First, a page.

It’s getting hard to keep track but I think we are at seven or eight (maybe more) deaths – as of early September this year – of Red-tailed Hawks dead due to secondary rodenticide poisoning (eating a mouse or rat poisoned by a rodenticide).

SE corner of WSP

In May of 2011, the Parks Department agreed to remove the rodenticide at Washington Square and NYU made a big thing about how they were advocating for that (and how “sustainable” they are) although nearby University buildings were still displaying rodenticide bait stations. The hawk watchers believe that the rodenticide is coming back to Washington Square and I’d say the monitoring of the “rodents” with Detex (sign above near construction) indicates that is possible.  The hawk advocates are genuinely concerned and with good reason. They seem to want to push for a different, “kinder” (my word, not theirs) rodenticide but is that even the answer?

I will reiterate that I think it’s time to rethink poisons in our city. Author Robert Sullivan, who studied rats in the city and wrote about his discoveries in his book, “Rats: Observations on the History & Habitat of the City’s Most Unwanted Inhabitants,” states that removing garbage and the rats’ food source is the key,  even tho’ no one considers that was the “sexier” solution – it IS the solution. He consulted with David E. Davis, the “founding father of modern rat studies” who determined that “when rats are killed off, the pregnancy rates of the surviving rats double and the survivors rapidly gain weight. The rats that survive become stronger. ‘Actually, the removal merely made room for more rats,’ Davis wrote.”

The sign at top is for Detex and is located on the southern end of the park near the Phase III construction. It is allegedly “non toxic” and tracks the “rodent activity.” This bait station (above) is currently in the southeastern section of Washington Square and I don’t know if it’s newly placed or old. An email query to the Parks Department as to its position currently on rodenticides and specifically to Washington Square Park did not receive a response.

********************************************************************************

* In a sad turn of events, Jeff Johnson, the person who killed a former co-worker outside the near the Empire State Building a couple of weeks ago, had provided that latest update on Pale Male’s children; he was an avid hawk watcher. The Pale Male Blog has an interesting take on the last time hawk watchers saw him at Central Park in “The Man We Called ‘SUIT.” The New York Times interviewed his mother who spoke of his love of his cat in addition to the hawks. Comments at many of the city’s papers mentioned how hard it is for people right now and how certain things push some people over the edge. The Bloomberg Administration’s coddling of developers and uber-gentrifying of neighborhoods makes it harder for people outside of the Mayor’s billionaire friends to make a living and doesn’t help. Obviously this was a complex situation and sad for everyone involved.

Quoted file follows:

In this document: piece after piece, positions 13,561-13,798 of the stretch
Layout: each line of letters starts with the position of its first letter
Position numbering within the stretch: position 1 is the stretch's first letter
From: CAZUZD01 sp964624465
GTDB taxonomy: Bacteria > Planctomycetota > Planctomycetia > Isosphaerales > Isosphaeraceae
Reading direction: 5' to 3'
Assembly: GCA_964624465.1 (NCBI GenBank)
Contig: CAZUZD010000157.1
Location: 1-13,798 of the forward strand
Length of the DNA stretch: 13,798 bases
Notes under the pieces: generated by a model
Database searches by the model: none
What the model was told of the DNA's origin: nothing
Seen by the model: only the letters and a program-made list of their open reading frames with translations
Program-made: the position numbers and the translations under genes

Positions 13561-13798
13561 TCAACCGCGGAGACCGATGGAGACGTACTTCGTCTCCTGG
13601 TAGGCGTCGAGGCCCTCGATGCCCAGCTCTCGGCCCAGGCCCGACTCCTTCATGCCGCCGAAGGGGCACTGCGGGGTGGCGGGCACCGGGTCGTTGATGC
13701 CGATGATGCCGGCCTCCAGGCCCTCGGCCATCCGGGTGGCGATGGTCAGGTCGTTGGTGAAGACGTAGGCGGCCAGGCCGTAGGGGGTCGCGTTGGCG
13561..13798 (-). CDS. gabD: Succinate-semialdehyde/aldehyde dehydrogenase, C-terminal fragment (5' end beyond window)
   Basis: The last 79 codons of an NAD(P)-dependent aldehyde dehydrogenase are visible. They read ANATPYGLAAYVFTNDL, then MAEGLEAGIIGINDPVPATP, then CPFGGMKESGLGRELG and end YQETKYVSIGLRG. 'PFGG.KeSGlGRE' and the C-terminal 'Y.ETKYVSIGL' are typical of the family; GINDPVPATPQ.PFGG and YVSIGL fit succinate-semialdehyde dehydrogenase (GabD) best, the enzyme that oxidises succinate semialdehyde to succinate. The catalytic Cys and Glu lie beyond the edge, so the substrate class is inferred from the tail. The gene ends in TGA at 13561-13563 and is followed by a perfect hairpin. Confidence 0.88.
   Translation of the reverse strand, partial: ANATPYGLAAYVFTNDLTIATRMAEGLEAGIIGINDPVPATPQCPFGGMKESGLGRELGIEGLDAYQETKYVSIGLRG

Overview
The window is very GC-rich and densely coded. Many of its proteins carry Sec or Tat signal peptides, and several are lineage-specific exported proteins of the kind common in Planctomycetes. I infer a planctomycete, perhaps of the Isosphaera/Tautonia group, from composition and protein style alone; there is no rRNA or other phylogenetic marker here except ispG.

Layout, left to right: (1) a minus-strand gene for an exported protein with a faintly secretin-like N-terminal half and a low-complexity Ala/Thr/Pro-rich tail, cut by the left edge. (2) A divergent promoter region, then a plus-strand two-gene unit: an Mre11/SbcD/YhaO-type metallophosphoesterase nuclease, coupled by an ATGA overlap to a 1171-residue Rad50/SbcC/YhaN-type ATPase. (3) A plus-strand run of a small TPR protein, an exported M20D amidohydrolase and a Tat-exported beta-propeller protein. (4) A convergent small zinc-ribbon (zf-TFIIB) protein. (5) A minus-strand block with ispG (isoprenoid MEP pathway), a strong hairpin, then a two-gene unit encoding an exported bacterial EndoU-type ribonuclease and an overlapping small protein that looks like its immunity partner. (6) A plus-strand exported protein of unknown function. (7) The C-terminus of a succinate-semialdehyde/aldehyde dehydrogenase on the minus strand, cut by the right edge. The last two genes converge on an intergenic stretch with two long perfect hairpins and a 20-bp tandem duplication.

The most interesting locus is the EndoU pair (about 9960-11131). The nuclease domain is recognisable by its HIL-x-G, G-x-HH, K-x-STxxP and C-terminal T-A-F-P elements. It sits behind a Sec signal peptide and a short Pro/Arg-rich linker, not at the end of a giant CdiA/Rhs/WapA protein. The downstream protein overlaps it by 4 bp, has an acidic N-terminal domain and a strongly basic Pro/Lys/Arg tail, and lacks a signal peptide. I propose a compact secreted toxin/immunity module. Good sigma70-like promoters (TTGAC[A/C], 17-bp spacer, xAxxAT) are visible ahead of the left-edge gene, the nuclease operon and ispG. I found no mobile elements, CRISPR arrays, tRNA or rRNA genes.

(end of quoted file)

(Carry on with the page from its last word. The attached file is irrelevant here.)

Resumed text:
NYC Parks Department Not Complying with 2008 Law to Monitor Disparities and Track Private Money Amidst City’s Public Parks

The New York Times reports today that the city’s Parks Department has not been complying with a 2008 law passed by the New York City Council to  “shed light on how much money was flowing into different parks across the city.” Disparities between parks across the five boroughs have been a concern, with private money allocated to specific parks, primarily located in Manhattan, not revealed and properly documented.

The legislation “required the Department of Parks and Recreation of New York City to prepare an annual report that would detail, park by park, the contributions of nonprofits and other private donors.”

At the time the law was passed, the Parks Department went on record as agreeing that it was a good idea and even suggested that it played into the Bloomberg Administration push for “transparency” (the pretense of which many of us would question).

However, surprise! The documentation from 2010 was never listed on the city’s web site and, even if it had been, it is sorely lacking in its compliance, missing data that would properly shed light on the true state of affairs in our city’s parks, the intent of the legislation. In addition, the 2011 report is seven months overdue.

From the Times:

It [the 2010 report] fails to list the city’s largest parks nonprofit, the Central Park Conservancy, which spent $28 million during that period. Other major parks groups, including the Union Square Partnership, the Madison Square Park Conservancy and the Friends of Washington Square Park, are also missing.

Stopping there for a moment. These other “major parks groups” — Union Square Partnership, Madison Square Park Conservancy, one is a BID (Business Improvement District), the other is obviously a Conservancy –are really well known. Friends of Washington Square Park? I’m not even familiar with that. (I’ll come back to that later.)

Nonetheless, Alan Gerson reappears. The former City Council Member, who previously represented the district which encompasses Washington Square and is now under Margaret Chin’s purview, so to speak, was a member of the Parks Committee, and is quoted in the story. (I wonder if Gerson will run again against Margaret Chin – who has been so disappointing – next election; that would be interesting.)

“It doesn’t reflect a real effort to comply with the law,” Alan J. Gerson, a former councilman who sat on the parks committee in 2008, said.

“Whether it’s for schools, or parks or any public place, the public should know where the private money is coming from and what it’s buying. It’s basic good government,” Mr. Gerson, a Manhattan Democrat, said.

“That’s what we wanted to establish,” he said.